Many of us reach a point in our careers where we uproot and change what we are doing. Sometimes this is a planned change, where the career we once had was just not working for us and we need change for the sake of our own sanity.

At other times necessary career transitions come out of the blue, leaving limited time to prepare and ready yourself for the changes to come. How do you best prepare yourself for a career transition, whether it be planned or unexpected?

A well planned career transition can allow for us to smoothly move on to something different, and often allow for the time to learn new skills and prepare for the tasks that will come next.

Career Transitions - Crossroads

Photo Credit: Chris Potter, Attributed to: StockMonkeys

Start early to prepare for change:

With the proper plan in place you can be well prepared to make a smooth transition especially with the aid of career moves you should be making regardless of your current employment situation. Career moves like goal setting and continual growth, which are essential to the direction that your career can take (and can help an unexpected change go a bit more smoothly).

  • Goal Setting – Set up goals for yourself, these goals should be attainable short term goals with an outlying long term goal. That way you can put yourself on track for future movement and if you stray from the path you can easily get back on track.
  • Continual Growth – Take some of your free time to learn new skills and continue to educate yourself in and outside of your field of work. Try to apply those things in your daily life. Look for new skills that you can learn which are transferable to different careers.

Assess your existing and transferable skills:

Having already acquired a certain skill set as a result of a career, you need to identify which skills can transfer to a new career as opposed to those that are specific to your current career. Once you have assessed your transferable skills you can make moves towards attaining additional skills you would need for the career of your choice. This assumes that you have a plan in mind, if you do not have a plan here are few steps to ease you into the process.

  • Pick a few career choices that you are interested to see which skills you already have will apply to those careers. This will help you to better judge the necessity of additional training.
  • Find out if you would need to seek external training (additional schooling) or if would you be able to be trained internally based on the skills you already possess.
  • Once you know what sorts of transferable skills you possess you can figure out other transferable skills to learn, how to attain them, and create a timeline to learn them in.

Time allotment:

Many professionals will say that you should plan for about 6 – 9 months for a career transition period. This will include research (and a lot of it), a new career is not a light decision to make, you need to know what you are getting into, if you can handle it, if it is a viable change to make. To best understand the change you are about to make and prepare yourself in any way possible, make time for:

  • Industry/job market research – To find what jobs are available and/or in demand, what is the pay like, is there room for advancement?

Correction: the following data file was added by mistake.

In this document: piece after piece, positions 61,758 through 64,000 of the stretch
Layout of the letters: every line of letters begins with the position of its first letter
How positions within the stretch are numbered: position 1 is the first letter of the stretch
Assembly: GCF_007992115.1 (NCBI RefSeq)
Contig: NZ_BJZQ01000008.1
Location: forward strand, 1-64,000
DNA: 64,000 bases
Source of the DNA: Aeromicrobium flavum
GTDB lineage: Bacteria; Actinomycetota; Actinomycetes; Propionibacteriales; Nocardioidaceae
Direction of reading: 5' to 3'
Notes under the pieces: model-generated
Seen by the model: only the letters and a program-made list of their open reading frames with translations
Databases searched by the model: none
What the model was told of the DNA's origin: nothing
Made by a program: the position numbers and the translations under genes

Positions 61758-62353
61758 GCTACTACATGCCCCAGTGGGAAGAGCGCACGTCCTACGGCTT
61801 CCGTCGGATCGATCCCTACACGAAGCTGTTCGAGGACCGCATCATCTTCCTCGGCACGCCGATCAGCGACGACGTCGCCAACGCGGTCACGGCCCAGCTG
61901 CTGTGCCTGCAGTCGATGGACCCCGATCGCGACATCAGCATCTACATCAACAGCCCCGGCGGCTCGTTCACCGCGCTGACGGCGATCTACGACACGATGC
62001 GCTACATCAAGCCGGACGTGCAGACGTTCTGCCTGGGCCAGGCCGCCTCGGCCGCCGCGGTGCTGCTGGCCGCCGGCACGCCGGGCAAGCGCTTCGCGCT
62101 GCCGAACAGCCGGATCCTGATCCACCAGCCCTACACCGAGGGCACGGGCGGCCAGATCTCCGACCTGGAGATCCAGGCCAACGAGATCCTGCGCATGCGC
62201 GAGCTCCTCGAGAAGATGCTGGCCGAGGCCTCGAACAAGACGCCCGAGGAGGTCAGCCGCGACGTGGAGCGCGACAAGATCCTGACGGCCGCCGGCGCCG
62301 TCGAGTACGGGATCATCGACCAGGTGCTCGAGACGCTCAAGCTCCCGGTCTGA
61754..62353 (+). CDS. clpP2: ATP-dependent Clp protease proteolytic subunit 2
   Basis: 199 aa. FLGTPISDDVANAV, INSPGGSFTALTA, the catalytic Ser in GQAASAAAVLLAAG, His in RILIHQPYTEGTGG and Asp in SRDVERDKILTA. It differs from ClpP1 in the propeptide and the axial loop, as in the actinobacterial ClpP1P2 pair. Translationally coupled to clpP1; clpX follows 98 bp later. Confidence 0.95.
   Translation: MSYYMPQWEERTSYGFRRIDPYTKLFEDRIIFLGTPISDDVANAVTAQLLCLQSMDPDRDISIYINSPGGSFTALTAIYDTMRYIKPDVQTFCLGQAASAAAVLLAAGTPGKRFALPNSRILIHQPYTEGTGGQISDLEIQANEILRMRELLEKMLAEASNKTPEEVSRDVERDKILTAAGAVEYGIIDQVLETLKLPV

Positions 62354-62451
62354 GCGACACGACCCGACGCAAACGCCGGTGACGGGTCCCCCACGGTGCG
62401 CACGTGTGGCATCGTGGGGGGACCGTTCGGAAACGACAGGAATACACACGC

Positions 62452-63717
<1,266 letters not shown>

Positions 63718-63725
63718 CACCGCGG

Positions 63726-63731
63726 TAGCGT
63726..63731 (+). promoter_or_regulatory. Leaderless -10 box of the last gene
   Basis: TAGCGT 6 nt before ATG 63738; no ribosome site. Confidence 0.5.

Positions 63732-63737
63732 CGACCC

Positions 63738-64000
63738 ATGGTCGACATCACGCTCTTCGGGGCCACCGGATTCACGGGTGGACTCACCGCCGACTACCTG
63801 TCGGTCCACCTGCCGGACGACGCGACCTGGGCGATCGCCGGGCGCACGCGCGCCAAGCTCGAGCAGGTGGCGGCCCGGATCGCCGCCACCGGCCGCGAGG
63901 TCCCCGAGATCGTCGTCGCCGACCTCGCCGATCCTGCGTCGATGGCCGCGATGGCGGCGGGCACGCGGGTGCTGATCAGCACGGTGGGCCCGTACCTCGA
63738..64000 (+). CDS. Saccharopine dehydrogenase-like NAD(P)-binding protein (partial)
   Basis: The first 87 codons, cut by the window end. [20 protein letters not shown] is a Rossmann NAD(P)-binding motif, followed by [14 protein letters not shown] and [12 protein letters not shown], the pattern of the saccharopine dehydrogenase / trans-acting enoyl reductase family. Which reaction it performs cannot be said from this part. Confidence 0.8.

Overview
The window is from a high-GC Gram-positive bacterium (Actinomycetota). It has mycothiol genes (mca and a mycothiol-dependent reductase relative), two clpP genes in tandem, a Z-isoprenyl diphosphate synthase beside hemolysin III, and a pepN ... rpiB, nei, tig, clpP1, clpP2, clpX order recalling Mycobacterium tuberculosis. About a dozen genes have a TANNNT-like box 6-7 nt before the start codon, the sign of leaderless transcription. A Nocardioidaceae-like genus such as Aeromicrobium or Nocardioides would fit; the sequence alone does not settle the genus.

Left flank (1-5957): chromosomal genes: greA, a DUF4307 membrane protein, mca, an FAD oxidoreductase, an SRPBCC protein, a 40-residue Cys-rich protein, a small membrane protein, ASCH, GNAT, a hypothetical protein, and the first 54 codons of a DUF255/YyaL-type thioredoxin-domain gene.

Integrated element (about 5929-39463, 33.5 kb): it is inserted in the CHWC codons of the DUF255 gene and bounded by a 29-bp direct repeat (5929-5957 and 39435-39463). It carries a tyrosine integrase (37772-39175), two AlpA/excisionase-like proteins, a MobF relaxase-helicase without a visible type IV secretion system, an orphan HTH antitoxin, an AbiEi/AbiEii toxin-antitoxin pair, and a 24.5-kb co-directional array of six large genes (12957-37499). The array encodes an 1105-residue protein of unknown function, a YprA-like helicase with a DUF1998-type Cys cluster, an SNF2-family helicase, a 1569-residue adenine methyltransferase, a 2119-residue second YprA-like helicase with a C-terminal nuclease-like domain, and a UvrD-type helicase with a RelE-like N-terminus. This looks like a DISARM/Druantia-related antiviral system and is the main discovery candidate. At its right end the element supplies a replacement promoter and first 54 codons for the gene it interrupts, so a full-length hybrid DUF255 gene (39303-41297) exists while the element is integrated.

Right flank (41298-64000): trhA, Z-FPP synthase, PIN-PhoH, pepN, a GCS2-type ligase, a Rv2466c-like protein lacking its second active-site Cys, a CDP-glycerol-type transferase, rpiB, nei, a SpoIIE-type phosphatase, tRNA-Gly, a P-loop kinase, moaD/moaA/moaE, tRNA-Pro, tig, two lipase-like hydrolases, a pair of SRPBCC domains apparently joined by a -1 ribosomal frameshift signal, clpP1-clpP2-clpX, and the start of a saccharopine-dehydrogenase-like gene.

• Education – Additional education and/or skills needed to work in the industry.
  • Networking process – Social and networking events. Build your personal brand and make connections.
  • Application Process – Cover letter/Resume writing, research and applying to businesses.
  • Interviewing – This includes trial and informative interviews, as well as the real deal.

Both the networking and the application (resume) prep you can do while working will help you along the way, keep your resume and social media profiles (especially LinkedIn) up to date. Use your social media to build a personal brand and network within and outside of your industry. Besides, you never know when opportunity may find you!

Utilize your resources:

To help in the process of a career transition use the networks that you have created, people will be willing to help, support, and give advice, but you need to reach out. Networking will also allow you to connect with people and possible opportunities that were never advertised, which is why it is so important throughout the transition and in your career in general.

  • Look to a mentor that you have, they have probably experienced career change in their lives and could have valuable insight for you.
  • There is also the option to see a career coach to assist you with the process and help to guide you in the right direction for your change.

Understand that you may have to take a pay cut or a lower position to start in a new career, and ask yourself if that is something that you would be willing to do. Although you have already gained significant skills from your previous/current career and have put the work into learning new skills, to gain entry you might have to take a few losses and work your way back up the ladder.

Avoid the stress caused by necessity through preparation. It will be harder to do than say but, relax, if you have prepared you should be on your way already. Most often a career change is an attempt to better a working situation and get closer to your goals, your preparation should reflect that. Planning ahead to learn new skills for a career transition should assist a search for your passion, use your “free time” to learn skills and network in areas that you are passionate about, if you have the ability to incorporate the use of these skills/networks into your daily work life, do so. If you have taken the time to think about your goals for the future and how you can attain them, the transition process has already started, well before it becomes a “necessity”.


By: Renee Walrath